Abstract: This thesis reveals atypical dynamic reservoir behaviour within Cooper Basin ultra-deep coal seams during gas production that calls for a paradigm shift in gas extraction technology, diametrically opposed to the evolutionary path of current drilling, wellbore completion, and reservoir stimulation practices. An anomalous geomechanical reservoir boundary condition is detected that is, by definition, mostly restricted to ultra-deep coal seams. The discovery has resulted in the formulation of a new coal seam reservoir concept - “Expanding Reservoir Boundary Theory”. Ultra-deep Permian coal seams of the Cooper Basin in central Australia represent a nascent thermogenic source rock reservoir play. Proof-of-concept gas flow occurred in 2007. The vast (100+ Tscf) potential resource is comparable in commercial significance, and technical challenge, to the shale gas plays of North America. As with shale, full-cycle, standalone commercial gas production from Cooper Basin ultra-deep coal seams requires a large, complex, permeable “stimulated reservoir volume” (SRV) domain having high fracture / fabric face surface area for gas desorption. This goal has not yet been achieved after 13 years of trials because, owing to the bipolar combination of coal-like geomechanical properties and shale-like reservoir properties, these poorly cleated, inertinitic coal seams exhibit “hybrid” characteristics. This is problematic for achieving effective reservoir stimulation, and poses the greatest immediate challenge. Stimulation techniques adopted from other play types are incompatible with the highly unfavourable combination of nanoDarcy-scale permeability, “ductility”, and high stress. The Cooper Basin Deep Coal Gas (CBDCG) Play commences 6,000 feet (1,830 metres) below the “commercial permeability depth limit” for most shallow coal seam gas (CSG) reservoirs but this does not reduce gas flow potential. Shale gas industry technologies have, in principle, eliminated the requirement for naturally occurring coal fabric permeability. Optimum reservoir conditions occur at depths beyond 9,000 feet (2,740 metres), driven by very low water saturation, high gas content, gas oversaturation, overpressure, rigid host rock strata, and high deviatoric stress. The limited literature does not yet adequately characterise the physical response of ultra-deep coal seams, and the surrounding host rock strata, to production pressure drawdown. It remains to be established how artificial fracture and coal fabric aperture width change as a consequence of the dynamic, diametric competition between gas desorption-induced coal matrix shrinkage and the omnipresent tendency for reservoir compaction caused by increasing production pressure drawdown-induced effective stress. This technical impasse, inhibiting commercialisation, is addressed by analysing the atypical flowback behaviour of hydraulically fracture stimulated coal seams within a dedicated vertical wellbore at 9,500 feet (2,900 metres). High-resolution, non-classical flowback analysis is performed on the pure dataset of Australia’s first ultra-deep coal gas well. Wellhead and fracture network pressures are recorded continuously for 8 1/2 years, at a 10-minute sample interval, while flowing to atmosphere. Natural flowback behaviour is analogous to that of a mechanical gas plunger artificial lift system. A low but gradually increasing quasi-steady state base gas flow, free of produced formation water, is overprinted by a non-steady state, cyclical pressure signature that is diagnostic of dynamic reservoir behaviour during gas production. A total of 114 high-rate, “geyser-like” gas surge events, gradually increasing in duration from 2 hours to 2 weeks, and in reservoir equivalent volume from 360 to 20,000 rcf (10 to 570 rcm), suggest the gas headspace compartment of a “down-hole void space domain” is steadily increasing in size. The gas surge events result from intermittent release of fracture network gas, hydrostatically compressed by flowback fluid slowly accumulating within the wellbore. A production “history match” for the gas surge event pressure profile is obtained by designing, fabricating, operating, and data logging a computer-controlled hydraulic apparatus within The University of Adelaide’s experimental wellbore, at a depth of 230 feet (70 metres). This physically simulates open-ended flowing manometer-like hydrodynamic behaviour of the wellbore-reservoir system. A postulated geological trigger mechanism for surge initiation is tested and validated; “wellbore hydrostatic back-pressure and reservoir stress-dependent leak-off”. Time-lapse pressure transient analysis (PTA) is performed on three extended wellbore pressure build-up tests, lasting 157, 259, and 295 days respectively. Increasing permeability is recognised within coal fabric surrounding the initial fracture network SRV domain. Time-lapse rate transient analysis (RTA) performed on the first two subsequent wellbore pressure “blow-down to atmosphere” (BDTA) gas flow rate decline profiles indicates that hydraulic fracture flow conductivity increased during the intervening 327-day flowback period. Interpreted dilation of hydraulic fracture apertures is supported by a 60% increase in the initial BDTA gas flow rates, from 7.5 to 12.0 MMscfd (212.4 to 340.0 Mscmd). Cooper Basin ultra-deep coal gas reservoirs behave differently to other deep, thermogenic source rock reservoirs, and require a paradigm shift in reservoir stimulation technology that does not rely exclusively upon hydraulic fracture stimulation and the “brittleness factor”. Pressure arching may fill this role by neutralising the omnipresent tendency for reservoir compaction caused by increasing production pressure drawdown-induced effective stress. The combined, mutually sustaining actions of desorption-induced coal matrix shrinkage and sympathetic pressure arch “stress shield” evolution generate an “expanding reservoir boundary and decreasing confining stress” condition that allows producing ultra-deep coal seams, and adjacent strata indirectly (which may include other reservoir types), to progressively de-stress and “self-fracture” in an overall state of endogenous tensile failure. As with underground coal mine excavations, pressure arching will deflect maximum stress vectors around the dilating “dispersed coal fabric void space” domain of a growing fracture network SRV domain that has developed reduced bulk structural integrity, and reduced bulk compressive strength, compared to the surrounding native coal seam and host rock strata. Size and effectiveness of pressure arching increases with depth. Cooper Basin ultra-deep coal seams, and adjacent “non-coal” reservoirs indirectly, may be effectively stimulated to flow gas on a large scale by harnessing this self-perpetuating, depth-resistant mechanism for creating coal fracture / fabric permeability and surface area for gas desorption. They may be induced to pervasively “shatter”, or “self-fracture”, naturally during gas production, independent of the lack of “brittleness”, analogous to the manner in which shrinkage crack networks slowly form, in a state of intrinsic, endogenous tension, within desiccating clay-rich surface sediment. Full-cycle, standalone commercial gas production is considered likely to occur when “Expanding Reservoir Boundary Theory” is applied, so as to replicate the very large, complex fracture network SRV domain of commercial shale gas reservoirs.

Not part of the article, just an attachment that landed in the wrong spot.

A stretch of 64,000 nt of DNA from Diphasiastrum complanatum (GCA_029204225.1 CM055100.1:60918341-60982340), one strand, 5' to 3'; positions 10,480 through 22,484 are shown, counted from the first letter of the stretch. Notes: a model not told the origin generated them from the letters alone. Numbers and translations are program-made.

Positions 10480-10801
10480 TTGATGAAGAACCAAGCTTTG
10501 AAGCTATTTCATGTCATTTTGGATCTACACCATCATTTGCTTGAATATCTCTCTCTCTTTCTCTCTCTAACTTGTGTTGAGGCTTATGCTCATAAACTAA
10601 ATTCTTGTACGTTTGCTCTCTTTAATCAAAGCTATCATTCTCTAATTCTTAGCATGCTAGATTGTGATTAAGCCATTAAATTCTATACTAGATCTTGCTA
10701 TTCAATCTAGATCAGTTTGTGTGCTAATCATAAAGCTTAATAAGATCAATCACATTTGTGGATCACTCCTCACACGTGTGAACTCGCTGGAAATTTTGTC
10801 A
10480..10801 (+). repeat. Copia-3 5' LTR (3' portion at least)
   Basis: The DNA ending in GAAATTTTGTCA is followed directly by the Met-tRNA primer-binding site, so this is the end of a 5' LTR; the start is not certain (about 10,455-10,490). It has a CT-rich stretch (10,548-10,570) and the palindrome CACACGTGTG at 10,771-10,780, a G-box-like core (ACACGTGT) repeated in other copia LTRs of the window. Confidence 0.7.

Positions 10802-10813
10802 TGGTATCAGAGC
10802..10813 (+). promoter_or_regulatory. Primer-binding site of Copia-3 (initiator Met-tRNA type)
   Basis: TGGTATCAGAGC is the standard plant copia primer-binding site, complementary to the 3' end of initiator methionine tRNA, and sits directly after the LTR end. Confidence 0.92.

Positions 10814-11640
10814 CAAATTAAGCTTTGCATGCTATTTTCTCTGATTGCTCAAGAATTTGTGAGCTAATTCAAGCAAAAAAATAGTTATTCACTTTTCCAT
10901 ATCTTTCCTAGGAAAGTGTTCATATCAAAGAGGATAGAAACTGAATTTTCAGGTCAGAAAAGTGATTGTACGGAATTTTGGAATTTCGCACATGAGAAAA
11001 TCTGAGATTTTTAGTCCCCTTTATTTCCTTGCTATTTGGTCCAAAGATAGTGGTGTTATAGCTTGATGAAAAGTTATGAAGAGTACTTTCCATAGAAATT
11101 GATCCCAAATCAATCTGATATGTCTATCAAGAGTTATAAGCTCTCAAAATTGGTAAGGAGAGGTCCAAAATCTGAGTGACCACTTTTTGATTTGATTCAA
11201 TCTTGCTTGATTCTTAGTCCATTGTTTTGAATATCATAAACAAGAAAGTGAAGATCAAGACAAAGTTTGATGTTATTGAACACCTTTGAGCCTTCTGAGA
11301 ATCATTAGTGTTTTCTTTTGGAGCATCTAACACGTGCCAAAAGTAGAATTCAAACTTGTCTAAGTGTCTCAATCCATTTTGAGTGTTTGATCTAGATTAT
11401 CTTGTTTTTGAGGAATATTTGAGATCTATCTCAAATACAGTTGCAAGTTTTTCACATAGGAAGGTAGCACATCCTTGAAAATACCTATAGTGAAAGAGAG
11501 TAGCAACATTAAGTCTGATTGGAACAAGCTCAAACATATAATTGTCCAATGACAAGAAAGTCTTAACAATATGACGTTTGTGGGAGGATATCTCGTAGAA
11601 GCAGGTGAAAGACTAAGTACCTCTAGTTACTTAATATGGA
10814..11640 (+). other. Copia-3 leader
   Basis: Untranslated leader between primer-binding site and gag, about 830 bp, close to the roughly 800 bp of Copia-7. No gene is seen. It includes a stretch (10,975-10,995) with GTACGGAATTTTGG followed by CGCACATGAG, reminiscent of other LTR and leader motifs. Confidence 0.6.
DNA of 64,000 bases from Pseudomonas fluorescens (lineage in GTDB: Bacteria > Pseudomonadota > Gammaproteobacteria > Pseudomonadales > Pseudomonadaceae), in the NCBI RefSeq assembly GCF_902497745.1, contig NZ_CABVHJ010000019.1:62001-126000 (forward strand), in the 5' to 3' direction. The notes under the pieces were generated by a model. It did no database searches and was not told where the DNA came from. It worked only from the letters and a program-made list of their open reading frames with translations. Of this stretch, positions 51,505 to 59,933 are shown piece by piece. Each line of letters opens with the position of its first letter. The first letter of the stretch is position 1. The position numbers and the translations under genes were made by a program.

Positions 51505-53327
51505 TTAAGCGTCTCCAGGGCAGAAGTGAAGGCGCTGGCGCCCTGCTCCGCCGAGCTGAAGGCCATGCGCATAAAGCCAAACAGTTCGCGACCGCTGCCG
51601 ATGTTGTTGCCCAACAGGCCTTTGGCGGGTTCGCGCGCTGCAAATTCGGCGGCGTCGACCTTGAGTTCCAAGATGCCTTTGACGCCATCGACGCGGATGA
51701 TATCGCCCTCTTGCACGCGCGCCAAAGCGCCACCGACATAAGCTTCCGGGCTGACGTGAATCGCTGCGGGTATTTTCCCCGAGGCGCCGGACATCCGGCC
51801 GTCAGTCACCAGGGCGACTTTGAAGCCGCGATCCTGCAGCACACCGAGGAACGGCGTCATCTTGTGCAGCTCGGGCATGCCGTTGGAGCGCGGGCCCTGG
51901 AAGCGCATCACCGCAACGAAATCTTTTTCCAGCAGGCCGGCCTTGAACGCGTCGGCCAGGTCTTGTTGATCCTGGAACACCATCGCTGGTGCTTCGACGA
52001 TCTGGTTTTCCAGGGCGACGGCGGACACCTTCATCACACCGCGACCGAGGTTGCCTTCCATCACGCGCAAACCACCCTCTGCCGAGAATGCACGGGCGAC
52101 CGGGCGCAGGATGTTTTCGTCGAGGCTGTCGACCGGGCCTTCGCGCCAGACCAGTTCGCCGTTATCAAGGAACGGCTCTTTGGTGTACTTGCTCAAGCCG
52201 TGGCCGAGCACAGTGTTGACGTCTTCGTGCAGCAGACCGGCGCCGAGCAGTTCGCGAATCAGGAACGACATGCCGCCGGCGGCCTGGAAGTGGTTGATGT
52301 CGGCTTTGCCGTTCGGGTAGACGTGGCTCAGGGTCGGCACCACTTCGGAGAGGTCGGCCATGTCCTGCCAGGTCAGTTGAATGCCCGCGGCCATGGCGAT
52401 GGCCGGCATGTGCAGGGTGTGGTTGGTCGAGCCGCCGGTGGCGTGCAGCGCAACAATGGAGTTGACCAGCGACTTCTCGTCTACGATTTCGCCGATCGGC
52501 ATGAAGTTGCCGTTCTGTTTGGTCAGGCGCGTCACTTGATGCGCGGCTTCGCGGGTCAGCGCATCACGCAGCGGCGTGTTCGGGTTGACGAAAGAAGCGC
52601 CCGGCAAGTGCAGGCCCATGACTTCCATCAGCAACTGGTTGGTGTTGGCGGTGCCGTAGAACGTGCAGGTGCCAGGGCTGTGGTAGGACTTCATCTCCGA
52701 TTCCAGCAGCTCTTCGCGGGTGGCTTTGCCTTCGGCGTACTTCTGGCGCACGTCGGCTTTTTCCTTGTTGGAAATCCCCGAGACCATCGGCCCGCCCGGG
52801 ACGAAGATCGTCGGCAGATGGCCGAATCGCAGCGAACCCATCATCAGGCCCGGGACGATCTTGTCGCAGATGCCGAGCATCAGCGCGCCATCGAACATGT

Advisor: McCabe, Peter
Salmachi, Alireza
Dissertation Note: Thesis (Ph.D.) -- University of Adelaide, Australian School of Petroleum, 2020
Keywords: Adsorption
coal matrix shrinkage
Cooper Basin
deep coal gas
deep coal seam
dynamic permeability
effective stress
fracture network
pressure arch
pressure transient analysis
rate transient analysis
source rock reservoir
stimulated reservoir volume
ultra-deep coal seam
unconventional reservoir